Christel van Heerden on snapped this quirky photo while on one their road trips around Lesotho while on honeymoon at the end of September. It was quite appropriate for the occasion it would seem.
We’re happy to be able to report that Christel and her new husband had a “magical time in the Mountain Kingdom…a very special Honeymoon indeed!” Needless to say they stayed in far more “comfortable” lodgings than below.
And we look forward to seeing them again (hopefully in a years time ).
A big thank you to Christel for sending us this image. Christel has won herself a Maliba Mountain Lodge peak cap which we will be sending to her shortly and entry into the grand prize (a weekend for 2 compliments of Maliba Mountain Lodge).
Starting in December, all our monthly photo contest winners will be put forward for the grand prize of a “weekend for 2 at Maliba Mountain Lodge”.
Please visit our facebook page and vote for your favourite. Only your votes count, so get voting! Winner will be announced just in time for Christmas.
”One-crocoBANG”. Counting the seconds between the flash of lightning, and the clap of thunder, on an exposed ridge between Malealea and Roma, had suddenly become less than fun. In fact, perched on an aluminium mountain bike, or conductor, call it what you will, a more accurate description would be life-threatening.
Our adventure had started six days earlier, when my partner for the Lesotho Sky, Jakes Jakobsen, and I crossed through the Van Rooyens border post onto the billiard-table-smooth tar that would take us to Maseru, and eventually Roma. The trip up from Cape Town is a long one, so as soon as we found the Roma Trading Post, we dropped our bags, unpacked the bikes and set of on a pre-race exploration ride. On the other side of Roma we encountered our first taste of what was to come over the next week, an unnamed pass (to us it was of Alpine proportions, as our legs and lungs screamed for more oxygen at 1800m) that took us up to an area with some spectacular slick rock riding.
Spring is here. We are no longer just off freezing, in the house and out, from sunset to sunrise. Without electricity the sounds and activities of quotidian village life move with natural light and shortly after sunset peace reigns. Aggressive dogs excluded, of course, darkness is their time. Eventually even the dogs settled down and those winter nights were long, cold and quiet.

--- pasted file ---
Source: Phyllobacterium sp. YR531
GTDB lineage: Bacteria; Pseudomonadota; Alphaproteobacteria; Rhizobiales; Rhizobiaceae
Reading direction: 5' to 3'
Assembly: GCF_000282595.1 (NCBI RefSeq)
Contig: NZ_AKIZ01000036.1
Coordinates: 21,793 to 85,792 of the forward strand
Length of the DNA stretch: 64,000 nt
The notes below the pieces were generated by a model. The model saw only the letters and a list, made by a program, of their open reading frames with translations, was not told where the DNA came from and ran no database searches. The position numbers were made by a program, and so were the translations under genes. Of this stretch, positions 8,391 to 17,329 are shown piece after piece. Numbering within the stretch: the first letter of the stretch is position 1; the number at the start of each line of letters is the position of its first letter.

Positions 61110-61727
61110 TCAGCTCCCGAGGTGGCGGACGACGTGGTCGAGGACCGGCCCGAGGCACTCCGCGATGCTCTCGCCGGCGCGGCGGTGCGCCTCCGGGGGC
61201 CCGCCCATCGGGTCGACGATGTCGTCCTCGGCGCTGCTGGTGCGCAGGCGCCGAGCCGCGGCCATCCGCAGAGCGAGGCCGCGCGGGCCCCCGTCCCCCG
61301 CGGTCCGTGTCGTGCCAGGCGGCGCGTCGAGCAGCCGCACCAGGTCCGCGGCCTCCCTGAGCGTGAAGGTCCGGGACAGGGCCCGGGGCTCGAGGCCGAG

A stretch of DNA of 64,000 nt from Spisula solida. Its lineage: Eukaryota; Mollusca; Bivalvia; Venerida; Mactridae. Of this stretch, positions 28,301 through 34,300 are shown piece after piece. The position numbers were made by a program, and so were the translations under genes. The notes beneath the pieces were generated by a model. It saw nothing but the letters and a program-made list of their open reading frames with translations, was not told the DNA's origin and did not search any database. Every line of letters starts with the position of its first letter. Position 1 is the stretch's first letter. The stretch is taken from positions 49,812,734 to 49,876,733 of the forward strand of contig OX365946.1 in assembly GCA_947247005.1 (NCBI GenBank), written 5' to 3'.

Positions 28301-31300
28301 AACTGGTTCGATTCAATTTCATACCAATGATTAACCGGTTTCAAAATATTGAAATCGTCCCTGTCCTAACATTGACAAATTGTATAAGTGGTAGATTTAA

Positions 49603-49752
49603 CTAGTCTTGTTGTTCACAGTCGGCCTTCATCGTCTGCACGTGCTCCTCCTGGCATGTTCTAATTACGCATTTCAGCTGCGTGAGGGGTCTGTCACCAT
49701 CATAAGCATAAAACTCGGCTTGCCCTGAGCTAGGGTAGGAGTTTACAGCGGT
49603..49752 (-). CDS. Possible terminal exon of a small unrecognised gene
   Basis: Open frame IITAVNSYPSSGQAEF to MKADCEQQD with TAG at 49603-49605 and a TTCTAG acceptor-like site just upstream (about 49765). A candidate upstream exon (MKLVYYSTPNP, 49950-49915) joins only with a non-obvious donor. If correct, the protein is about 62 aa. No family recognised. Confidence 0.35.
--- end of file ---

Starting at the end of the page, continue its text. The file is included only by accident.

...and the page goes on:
After a candle-lit dinner I too would settle, into multi-layers of blankets, wearing multi-layers of clothing plus wool cap, thick socks and even gloves on especially cold nights. After an hour or so of reading by head-lamp I’d enjoy 10 hours of sleep or more each night. Just one more treat of my experience here for someone who was lucky to get 6 hours sleep per night in my “traditional” life. Read more
After the Hand Me Down distribution in August, it was back to business as usual, with a purpose though! Our next Hand Me Down was to be 12th October, and the donations were rolling in. Much time has been spent behind the scenes, sorting and packing the donated clothes. Last minute donations had come in and the dedicated volunteers work late into the night to sort and pack the clothes. It is a labour of love, done with a good heart and great excitement.
Friday dawns with pouring rain, which does not dampen our spirits, we know we are on a mission and will not be swayed. Together with our core team we have three new guest volunteers. This distribution is very special as it is Matilda’s inaugural trip! Matilda is Hand Me Down’s latest team member, a beautifully resorted Landy 110! We arrive at Maliba Mountain Lodge just before 8.00 pm with the last hour or so driving in the dark. Our new volunteers have no idea of the scenery around us. Tomorrow will reveal the beauty of Lesotho. Besides the natural beauty there are the wonderful people of Lesotho who have won our hearts. Read more
Site protected by VNetPublishing.Com Web Security Tools